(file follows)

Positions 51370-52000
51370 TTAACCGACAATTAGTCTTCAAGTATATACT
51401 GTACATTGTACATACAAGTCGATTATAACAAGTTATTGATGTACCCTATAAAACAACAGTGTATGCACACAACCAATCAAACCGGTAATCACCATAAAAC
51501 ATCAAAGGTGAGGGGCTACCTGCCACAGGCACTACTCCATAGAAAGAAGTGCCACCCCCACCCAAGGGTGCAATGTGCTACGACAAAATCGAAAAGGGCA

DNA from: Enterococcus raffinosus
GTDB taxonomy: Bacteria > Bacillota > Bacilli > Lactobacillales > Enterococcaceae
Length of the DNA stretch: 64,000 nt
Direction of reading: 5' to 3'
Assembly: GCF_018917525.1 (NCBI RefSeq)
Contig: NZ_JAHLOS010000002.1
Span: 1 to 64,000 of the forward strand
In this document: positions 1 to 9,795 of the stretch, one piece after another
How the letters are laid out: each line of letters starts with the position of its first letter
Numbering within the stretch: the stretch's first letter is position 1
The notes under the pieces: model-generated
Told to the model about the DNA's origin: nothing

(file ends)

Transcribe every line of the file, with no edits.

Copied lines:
Positions 51370-52000
51370 TTAACCGACAATTAGTCTTCAAGTATATACT
51401 GTACATTGTACATACAAGTCGATTATAACAAGTTATTGATGTACCCTATAAAACAACAGTGTATGCACACAACCAATCAAACCGGTAATCACCATAAAAC
51501 ATCAAAGGTGAGGGGCTACCTGCCACAGGCACTACTCCATAGAAAGAAGTGCCACCCCCACCCAAGGGTGCAATGTGCTACGACAAAATCGAAAAGGGCA

DNA from: Enterococcus raffinosus
GTDB taxonomy: Bacteria > Bacillota > Bacilli > Lactobacillales > Enterococcaceae
Length of the DNA stretch: 64,000 nt
Direction of reading: 5' to 3'
Assembly: GCF_018917525.1 (NCBI RefSeq)
Contig: NZ_JAHLOS010000002.1
Span: 1 to 64,000 of the forward strand
In this document: positions 1 to 9,795 of the stretch, one piece after another
How the letters are laid out: each line of letters starts with the position of its first letter
Numbering within the stretch: the stretch's first letter is position 1
The notes under the pieces: model-generated
Told to the model about the DNA's origin: nothing